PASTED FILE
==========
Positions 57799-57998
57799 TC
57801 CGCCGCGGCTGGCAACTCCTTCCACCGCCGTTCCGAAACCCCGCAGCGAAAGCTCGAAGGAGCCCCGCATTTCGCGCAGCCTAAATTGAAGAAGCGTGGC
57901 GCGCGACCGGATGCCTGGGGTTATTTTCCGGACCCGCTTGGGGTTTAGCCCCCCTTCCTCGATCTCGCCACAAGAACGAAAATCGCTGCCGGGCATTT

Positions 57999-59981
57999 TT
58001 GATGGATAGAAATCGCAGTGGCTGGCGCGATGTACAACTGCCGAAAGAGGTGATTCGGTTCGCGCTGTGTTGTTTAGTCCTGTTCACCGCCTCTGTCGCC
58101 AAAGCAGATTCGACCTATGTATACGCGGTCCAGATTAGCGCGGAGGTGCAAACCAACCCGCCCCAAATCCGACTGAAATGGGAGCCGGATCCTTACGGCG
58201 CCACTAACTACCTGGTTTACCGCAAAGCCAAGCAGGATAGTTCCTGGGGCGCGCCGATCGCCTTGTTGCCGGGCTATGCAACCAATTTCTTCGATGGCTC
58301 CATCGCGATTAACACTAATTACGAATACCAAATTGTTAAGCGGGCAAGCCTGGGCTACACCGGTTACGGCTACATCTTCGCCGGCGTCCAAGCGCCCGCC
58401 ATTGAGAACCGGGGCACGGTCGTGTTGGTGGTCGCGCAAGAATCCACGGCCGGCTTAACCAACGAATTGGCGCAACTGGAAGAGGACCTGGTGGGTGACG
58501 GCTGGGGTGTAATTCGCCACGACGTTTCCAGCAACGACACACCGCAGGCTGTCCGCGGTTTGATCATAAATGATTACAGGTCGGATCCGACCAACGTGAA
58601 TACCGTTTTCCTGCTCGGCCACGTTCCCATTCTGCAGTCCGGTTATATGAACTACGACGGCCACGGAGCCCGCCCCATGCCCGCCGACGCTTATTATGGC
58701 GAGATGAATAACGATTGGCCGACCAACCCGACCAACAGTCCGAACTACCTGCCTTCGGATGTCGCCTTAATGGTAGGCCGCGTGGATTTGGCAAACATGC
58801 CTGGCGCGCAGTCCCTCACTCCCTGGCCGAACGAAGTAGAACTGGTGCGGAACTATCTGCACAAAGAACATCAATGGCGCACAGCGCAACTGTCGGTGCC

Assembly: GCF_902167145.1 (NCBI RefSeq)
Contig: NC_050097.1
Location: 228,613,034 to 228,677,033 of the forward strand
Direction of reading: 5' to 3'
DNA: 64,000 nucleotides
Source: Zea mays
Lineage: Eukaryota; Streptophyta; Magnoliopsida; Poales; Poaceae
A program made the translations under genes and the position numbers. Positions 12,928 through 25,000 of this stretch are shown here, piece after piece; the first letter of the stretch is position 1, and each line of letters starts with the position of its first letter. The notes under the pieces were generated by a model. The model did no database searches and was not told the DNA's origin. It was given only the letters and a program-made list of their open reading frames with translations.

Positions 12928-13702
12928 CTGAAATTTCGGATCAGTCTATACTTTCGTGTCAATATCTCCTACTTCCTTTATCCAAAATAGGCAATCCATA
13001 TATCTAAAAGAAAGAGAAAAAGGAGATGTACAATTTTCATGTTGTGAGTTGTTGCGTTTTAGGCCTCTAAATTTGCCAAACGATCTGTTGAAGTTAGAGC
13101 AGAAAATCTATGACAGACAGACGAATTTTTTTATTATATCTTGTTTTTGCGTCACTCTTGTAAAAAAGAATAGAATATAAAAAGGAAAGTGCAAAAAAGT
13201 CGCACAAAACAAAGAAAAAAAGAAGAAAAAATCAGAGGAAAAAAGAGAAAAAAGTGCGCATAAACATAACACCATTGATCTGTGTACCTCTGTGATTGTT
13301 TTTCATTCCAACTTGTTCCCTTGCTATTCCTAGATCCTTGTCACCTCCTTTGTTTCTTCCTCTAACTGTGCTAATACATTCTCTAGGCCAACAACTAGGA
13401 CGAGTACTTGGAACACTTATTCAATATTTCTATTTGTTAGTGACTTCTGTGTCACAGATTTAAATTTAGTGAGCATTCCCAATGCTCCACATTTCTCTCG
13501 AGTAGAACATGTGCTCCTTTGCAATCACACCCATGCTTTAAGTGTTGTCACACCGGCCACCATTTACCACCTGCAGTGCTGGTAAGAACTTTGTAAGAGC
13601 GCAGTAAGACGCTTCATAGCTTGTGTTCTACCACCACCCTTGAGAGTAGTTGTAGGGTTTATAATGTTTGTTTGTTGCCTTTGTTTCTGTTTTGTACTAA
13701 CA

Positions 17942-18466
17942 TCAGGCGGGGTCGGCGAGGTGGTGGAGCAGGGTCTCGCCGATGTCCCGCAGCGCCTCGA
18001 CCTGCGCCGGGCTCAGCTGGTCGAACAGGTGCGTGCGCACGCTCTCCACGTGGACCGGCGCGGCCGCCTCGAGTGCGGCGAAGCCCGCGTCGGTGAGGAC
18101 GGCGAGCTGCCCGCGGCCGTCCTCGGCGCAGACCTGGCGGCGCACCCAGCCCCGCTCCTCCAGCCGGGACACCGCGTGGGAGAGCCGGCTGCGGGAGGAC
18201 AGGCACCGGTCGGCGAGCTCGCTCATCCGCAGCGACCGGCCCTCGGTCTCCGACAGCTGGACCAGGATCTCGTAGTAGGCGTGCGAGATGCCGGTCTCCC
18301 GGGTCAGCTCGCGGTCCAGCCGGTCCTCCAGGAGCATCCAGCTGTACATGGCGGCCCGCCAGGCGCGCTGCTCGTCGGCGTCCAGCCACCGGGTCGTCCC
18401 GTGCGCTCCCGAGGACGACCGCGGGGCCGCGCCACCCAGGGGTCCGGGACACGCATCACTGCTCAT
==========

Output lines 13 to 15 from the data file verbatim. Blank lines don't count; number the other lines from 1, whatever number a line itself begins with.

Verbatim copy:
58601 TACCGTTTTCCTGCTCGGCCACGTTCCCATTCTGCAGTCCGGTTATATGAACTACGACGGCCACGGAGCCCGCCCCATGCCCGCCGACGCTTATTATGGC
58701 GAGATGAATAACGATTGGCCGACCAACCCGACCAACAGTCCGAACTACCTGCCTTCGGATGTCGCCTTAATGGTAGGCCGCGTGGATTTGGCAAACATGC
58801 CTGGCGCGCAGTCCCTCACTCCCTGGCCGAACGAAGTAGAACTGGTGCGGAACTATCTGCACAAAGAACATCAATGGCGCACAGCGCAACTGTCGGTGCC